Australian seagulls carry superbugs

They say it’s good luck for a seagull to poo on you. Now, in a surprising observation, a team of Australian scientists found that one in five silver gulls in Australia harbored antibiotic-resistant bacteria, which could cause a wave of serious human infections. This comes against a background of increasing alarm over the emergence of antibiotic resistance in many common bacterial species.

These findings come from a study by researchers at Perth’s Murdoch University, who were looking at antimicrobial resistance in humans and animals. The report was published on July 10, 2019, in the Journal of Antimicrobial Chemotherapy.

A Silver Gull (Chroicocephalus novaehollandiae). Image Credit: Kate Haskova / Shutterstock

A Silver Gull (Chroicocephalus novaehollandiae). Image Credit: Kate Haskova / Shutterstock

Seagulls are migratory birds, traveling long distances of up to 1,600 kilometers from their nests. They feed on leftovers discarded by humans as well as on animal and human waste, and sewage. They become infected with bacteria of the species Escherichia coli (E. coli) by contact with human feces. This contact is probably occurring through used diapers at garbage dumps, or through sewage.

To prove this was happening, 562 samples were taken from the birds from different places around Australia and tested for different bacteria. The species selected for the study was the silver gull, the most common type in Australia, because the scientists suspected that drug resistance could be partly due to animal-human interaction, especially when the animals are commonly found in human environments.

The scientists were shocked to find high levels of antibiotic-resistant E. coli in the seagull samples. Researcher Mark O’Dea said, “Seagulls could be acquiring this pathogen through their opportunistic feeding habits where they scavenge from leftover human waste and may then be subsequently spreading these resistant bacteria over vast distances.”

Moreover, many of these bacteria were actually clones of those found in humans in health care facilities. This confirmed that they had not been transferred from seagull to seagull, but through contact with human waste.

O’Dea said there was a negligible risk of passing on the infection to human beings, but admitted it could still happen. In most healthy people, the bacteria would not cause infection even following their ingestion. However, people with weakened immune systems, for instance, would be at risk. Moreover, as the gulls fly around the country, they will be able to disseminate the antibiotic-resistant infection over long distances. In addition, gulls make use of the same environment as humans, thus increasing the chances of spreading these superbugs to humans. For instance, at beaches or in parks, fresh seagull droppings could be touched by people.

E. coli typically causes human urinary tract infections, sepsis and in a few patients, meningitis. However, some of the bacteria found in the seagulls were not susceptible to cephalosporin or fluoroquinolone, two commonly used antibiotics. Even more serious, one bacterial sample failed to show growth inhibition even when exposed to carbapenem, which is among the last-reserve drugs, used only to treat severe infections or those which put the patient at high risk.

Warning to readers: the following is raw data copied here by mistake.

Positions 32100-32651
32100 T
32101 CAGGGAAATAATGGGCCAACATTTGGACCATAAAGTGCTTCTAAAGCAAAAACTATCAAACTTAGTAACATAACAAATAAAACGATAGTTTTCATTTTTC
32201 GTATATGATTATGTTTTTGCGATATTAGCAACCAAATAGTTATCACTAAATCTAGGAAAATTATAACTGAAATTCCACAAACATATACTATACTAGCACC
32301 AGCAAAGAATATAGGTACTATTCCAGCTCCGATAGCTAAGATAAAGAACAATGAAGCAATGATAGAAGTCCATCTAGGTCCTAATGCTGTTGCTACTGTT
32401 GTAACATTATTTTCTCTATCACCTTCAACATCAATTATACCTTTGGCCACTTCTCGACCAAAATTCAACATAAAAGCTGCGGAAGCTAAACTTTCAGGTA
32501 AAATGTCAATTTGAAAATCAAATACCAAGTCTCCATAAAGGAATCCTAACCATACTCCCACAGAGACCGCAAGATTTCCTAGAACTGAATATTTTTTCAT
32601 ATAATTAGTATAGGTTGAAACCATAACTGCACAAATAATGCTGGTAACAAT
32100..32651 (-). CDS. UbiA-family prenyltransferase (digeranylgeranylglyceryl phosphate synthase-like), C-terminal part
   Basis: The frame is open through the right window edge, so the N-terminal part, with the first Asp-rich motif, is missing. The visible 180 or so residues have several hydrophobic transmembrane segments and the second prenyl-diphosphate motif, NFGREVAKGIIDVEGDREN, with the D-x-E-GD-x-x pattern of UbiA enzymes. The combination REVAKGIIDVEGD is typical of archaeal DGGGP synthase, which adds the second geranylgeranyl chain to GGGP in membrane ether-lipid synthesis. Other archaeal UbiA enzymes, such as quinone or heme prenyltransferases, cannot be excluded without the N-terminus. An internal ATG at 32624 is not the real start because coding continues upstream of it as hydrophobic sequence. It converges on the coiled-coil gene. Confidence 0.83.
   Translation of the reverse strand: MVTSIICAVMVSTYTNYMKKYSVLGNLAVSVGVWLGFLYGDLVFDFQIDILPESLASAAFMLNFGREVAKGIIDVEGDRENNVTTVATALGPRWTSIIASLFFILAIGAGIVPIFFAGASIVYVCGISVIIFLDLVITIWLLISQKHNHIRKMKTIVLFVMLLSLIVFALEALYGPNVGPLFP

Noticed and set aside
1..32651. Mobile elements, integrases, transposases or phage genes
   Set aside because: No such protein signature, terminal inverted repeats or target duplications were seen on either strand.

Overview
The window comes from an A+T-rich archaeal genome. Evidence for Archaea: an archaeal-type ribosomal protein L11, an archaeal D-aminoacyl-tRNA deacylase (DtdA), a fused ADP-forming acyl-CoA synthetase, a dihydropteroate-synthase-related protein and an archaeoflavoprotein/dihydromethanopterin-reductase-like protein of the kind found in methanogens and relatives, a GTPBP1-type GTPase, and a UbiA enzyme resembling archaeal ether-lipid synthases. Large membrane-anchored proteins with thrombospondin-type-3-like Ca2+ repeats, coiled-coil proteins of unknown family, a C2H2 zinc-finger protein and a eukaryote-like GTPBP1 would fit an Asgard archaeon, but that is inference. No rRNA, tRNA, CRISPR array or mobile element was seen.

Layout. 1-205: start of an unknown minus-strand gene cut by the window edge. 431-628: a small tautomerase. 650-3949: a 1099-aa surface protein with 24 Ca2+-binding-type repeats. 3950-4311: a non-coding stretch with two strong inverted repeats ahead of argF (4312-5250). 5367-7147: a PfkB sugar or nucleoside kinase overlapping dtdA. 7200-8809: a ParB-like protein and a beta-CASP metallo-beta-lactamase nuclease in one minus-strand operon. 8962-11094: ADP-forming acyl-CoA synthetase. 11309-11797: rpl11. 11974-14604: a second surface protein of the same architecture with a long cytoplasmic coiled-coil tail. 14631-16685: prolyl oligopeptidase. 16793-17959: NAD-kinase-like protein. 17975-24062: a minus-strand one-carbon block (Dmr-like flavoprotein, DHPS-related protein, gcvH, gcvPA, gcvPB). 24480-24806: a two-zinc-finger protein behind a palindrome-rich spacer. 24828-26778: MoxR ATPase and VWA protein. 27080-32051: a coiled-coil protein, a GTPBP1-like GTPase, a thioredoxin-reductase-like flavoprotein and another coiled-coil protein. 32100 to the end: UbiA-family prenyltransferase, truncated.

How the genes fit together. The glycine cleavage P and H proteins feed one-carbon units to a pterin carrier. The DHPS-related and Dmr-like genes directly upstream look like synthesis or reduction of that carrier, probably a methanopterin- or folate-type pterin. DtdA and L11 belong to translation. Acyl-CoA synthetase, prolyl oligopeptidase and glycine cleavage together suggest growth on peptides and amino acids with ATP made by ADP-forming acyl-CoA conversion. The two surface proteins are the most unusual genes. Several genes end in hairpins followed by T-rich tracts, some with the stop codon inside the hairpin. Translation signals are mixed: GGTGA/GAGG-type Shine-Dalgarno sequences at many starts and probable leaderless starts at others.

Lead researcher Dr Sam Abraham described this as a wake-up call to all government and other agencies to manage waste properly.

The World Health Organization has already issued warnings that superbugs are on the rise, and has brought attention to the urgent need to bring out new antibiotics capable of dealing with these. It said: “Antimicrobial resistance (AMR)– the ability of bacteria, parasites, viruses and fungi to resist these medicines — threatens to send us back to a time when we were unable to easily treat infections such as pneumonia, tuberculosis, gonorrhea, and salmonellosis. The inability to prevent infections could seriously compromise surgery and procedures such as chemotherapy.”

The European Centre for Disease Prevention and Control reported that there were 33 000 deaths in 2015 directly linked to infection with antibiotic-resistant bacteria. In fact, the rise in antimicrobial resistance is widely regarded by medical experts as among the biggest dangers looming ahead for human health.

The Australian study is not isolated in its findings, nor is it the earliest warning of its kind. In 2017, a French study found the same superbug to be carried in yellow-legged gulls in southern France. The authors called it “alarming”, and called urgent tracing of the source of contamination. A German study has also shown the presence of antimicrobial-resistant Salmonella in wild birds.

The WHO has identified factors responsible for the spread of antibiotic resistance, including poor sanitary standards for food handling, lack of hygiene in the environment, low sanitary conditions and lack of adequate infection control measures. The Australian scientists recommend that people take the simple precaution of washing their hands or using a hand sanitizer after coming in contact with gull droppings, to minimize the chances of infection.

Journal reference:

Shewli Mukerji, Marc Stegger, Alec Vincent Truswell, Tanya Laird, David Jordan, Rebecca Jane Abraham, Ali Harb, Mary Barton, Mark O’Dea, Sam Abraham, ‘Resistance to critically important antimicrobials in Australian silver gulls (Chroicocephalus novaehollandiae) and evidence of anthropogenic origins’, Journal of Antimicrobial Chemotherapy, , dkz242, https://doi.org/10.1093/jac/dkz242

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